The Hero and the Crown by Robin McKinley

Hero and the CrownI recently followed up my reading of The Blue Sword with its prequel/companion, The Hero and the Crown by Robin McKinley, another book for Once Upon a Time.  The books are separated by a few centuries and feature (nearly) all different characters, so either could be read independently.  I read them in publishing order, but I almost wish I had read them chronologically, as I think The Hero and the Crown provides more depth to The Blue Sword, more so than happens the other way around.

I enjoyed the book in a lot of ways, and I feel like I could see McKinley’s development as a writer even between these two books.  There are strong characters, awesome magic, and really interesting dragons.  And…there are problems.  But I’ll get to that in a bit.

The Hero and the Crown focuses on characters who featured as legends in The Blue Sword, particularly Aerin.  The daughter of the King of Damar and his foreign wife, Aerin is viewed with mistrust and disdain by her father’s court.  She’s hot-tempered and impetuous, and strives to prove her worth by killing dragons–who in this world, are a kind of pest, like wild dogs or wolves.  Bigger events surface when a Great Dragon comes out of the hills, and when war threatens with the demonic forces of the North.

I loved Aerin.  She’s likable even when she charges into foolish actions, and I find myself so wanting her to come into her own.  I love that even when she begins killing dragons (which seems like a traditional route to being a hero) she still has to struggle.  I love how she gradually grows throughout the first half of the book, growing in her relationships with others and in her acceptance of herself.  The one reason I’m glad I read The Blue Sword first is that I love having met her as a mythical figure, and now meeting her as a very real girl–it’s never as neat and simple as the myths.

Aerin is surrounded by solid characters as well, from her father who means well but doesn’t know what to do with his daughter; Tor, her dearest and sometimes only friend; Teka, her somewhat fussy nursemaid and surrogate mother; Galanna and Perlith, representatives of the hostile court.

The best character, though, is Talat, Aerin’s horse.  Once the king’s warhorse, Talat was lamed in battle and put out to pasture.  Aerin and Talat lean on each other to find their path, and form a beautiful bond.  A-girl-and-her-horse is an oft-told tale, but this one is really lovely.

I touched on the dragons a bit already, and I just have to say that I love it that they’re not the big bad fearsome and impressive dragons of most stories.  They’re about the size of dogs and treated like any other dangerous wild animal–but not as anything more impressive than that.  In fact, in this country, there’s very little honor in killing dragons.  The Great Dragons are more traditional, but most people consider them only myths…until one arrives, at least.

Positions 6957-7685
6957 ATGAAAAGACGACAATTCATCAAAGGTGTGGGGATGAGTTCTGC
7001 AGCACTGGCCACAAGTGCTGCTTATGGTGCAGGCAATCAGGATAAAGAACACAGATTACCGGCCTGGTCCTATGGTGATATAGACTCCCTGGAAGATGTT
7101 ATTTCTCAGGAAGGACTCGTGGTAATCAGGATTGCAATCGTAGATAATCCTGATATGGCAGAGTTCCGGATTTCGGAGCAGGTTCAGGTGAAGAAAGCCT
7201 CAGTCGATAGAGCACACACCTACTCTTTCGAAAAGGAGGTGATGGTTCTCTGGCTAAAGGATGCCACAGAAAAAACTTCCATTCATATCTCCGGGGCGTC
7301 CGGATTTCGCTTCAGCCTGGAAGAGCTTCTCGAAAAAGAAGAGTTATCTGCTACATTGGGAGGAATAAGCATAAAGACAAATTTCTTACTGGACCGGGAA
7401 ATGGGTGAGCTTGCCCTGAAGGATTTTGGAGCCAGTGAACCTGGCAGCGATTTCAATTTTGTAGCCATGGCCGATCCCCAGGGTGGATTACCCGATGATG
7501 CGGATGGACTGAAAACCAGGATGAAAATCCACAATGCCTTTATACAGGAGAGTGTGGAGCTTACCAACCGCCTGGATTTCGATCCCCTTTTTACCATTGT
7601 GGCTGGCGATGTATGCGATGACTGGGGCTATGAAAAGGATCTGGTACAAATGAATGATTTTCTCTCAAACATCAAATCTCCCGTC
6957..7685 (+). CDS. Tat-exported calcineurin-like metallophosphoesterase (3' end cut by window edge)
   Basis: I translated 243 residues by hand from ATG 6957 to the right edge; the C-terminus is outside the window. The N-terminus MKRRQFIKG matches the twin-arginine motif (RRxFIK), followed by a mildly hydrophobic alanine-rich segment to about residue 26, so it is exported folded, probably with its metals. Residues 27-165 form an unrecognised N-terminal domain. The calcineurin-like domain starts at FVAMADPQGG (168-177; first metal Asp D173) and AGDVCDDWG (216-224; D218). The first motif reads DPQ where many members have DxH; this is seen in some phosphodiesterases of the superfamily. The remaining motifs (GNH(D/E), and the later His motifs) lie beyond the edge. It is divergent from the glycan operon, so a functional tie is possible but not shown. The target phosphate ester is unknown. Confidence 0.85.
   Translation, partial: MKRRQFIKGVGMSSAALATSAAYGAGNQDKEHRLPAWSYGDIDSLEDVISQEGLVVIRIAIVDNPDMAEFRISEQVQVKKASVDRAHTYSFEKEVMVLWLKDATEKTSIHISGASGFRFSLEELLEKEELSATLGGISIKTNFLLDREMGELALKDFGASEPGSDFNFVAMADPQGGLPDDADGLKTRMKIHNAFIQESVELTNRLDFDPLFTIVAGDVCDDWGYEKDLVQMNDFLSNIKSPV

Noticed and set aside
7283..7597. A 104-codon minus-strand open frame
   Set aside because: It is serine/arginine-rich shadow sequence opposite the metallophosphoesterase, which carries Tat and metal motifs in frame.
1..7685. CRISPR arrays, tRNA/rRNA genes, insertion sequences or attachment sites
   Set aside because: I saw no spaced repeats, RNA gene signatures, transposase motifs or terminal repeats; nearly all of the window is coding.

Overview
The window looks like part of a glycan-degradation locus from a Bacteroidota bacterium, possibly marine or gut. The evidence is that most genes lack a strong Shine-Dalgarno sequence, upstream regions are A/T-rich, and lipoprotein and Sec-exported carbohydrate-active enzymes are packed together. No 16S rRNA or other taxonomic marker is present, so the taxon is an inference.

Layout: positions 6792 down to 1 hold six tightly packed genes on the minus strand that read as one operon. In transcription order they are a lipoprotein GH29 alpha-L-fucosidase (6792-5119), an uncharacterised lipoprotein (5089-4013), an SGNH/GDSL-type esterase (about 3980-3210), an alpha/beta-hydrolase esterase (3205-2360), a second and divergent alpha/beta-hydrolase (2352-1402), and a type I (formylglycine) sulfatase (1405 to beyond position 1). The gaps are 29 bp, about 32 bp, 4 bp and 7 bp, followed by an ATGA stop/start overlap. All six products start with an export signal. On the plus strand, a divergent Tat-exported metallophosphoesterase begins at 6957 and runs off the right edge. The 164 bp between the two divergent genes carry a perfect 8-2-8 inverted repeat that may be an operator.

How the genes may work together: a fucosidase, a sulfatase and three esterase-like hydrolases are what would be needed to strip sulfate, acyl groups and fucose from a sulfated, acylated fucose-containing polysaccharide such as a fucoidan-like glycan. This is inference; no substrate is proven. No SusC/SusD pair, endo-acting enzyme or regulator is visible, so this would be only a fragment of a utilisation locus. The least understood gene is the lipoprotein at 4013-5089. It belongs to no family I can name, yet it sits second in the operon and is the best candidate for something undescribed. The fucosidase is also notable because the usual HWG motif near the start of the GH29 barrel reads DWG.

I don’t want to get into the second half of the book too much, to avoid spoilers, but I have to talk about it to discuss my chief problems with the book.  There’s a clear shift about midway through, as Aerin begins to deal with forces on a larger stage.  The plot shifts, and that’s fine–but I feel like the character shifts too, and that’s not.

It’s hard to pinpoint the exact problem or exactly what was missing, but it feels like Aerin stops making decisions for herself.  While she decided to fight dragons or to befriend Talat, later in the book it feels like she’s being moved around by circumstances.  She goes to fight a magician because of a prophecy; she goes through a battle using a sword that seems to move on its own; she climbs endless, endless, endless stairs and never once thinks about turning around.

I wouldn’t say that Aerin behaves out of character in the later parts of the book–but I don’t get a sense of her anymore being an active force in her own path (which, in its own way, is out of character…)  The actions she takes do make sense for her, but there’s a piece missing in the motivations behind the actions.  And that, I find frustrating.

The second half also introduces a new romantic interest, which turned out to be the worst of both worlds.  I didn’t hate that romance, but it never resonated with me either–and yet it was able to disrupt the development of the earlier romance which I had been enjoying.

I didn’t hate the entire second half of the book, by any means.  It was actually still a pretty good story–but it was just a bit off too, and it didn’t live up to the brilliant first half.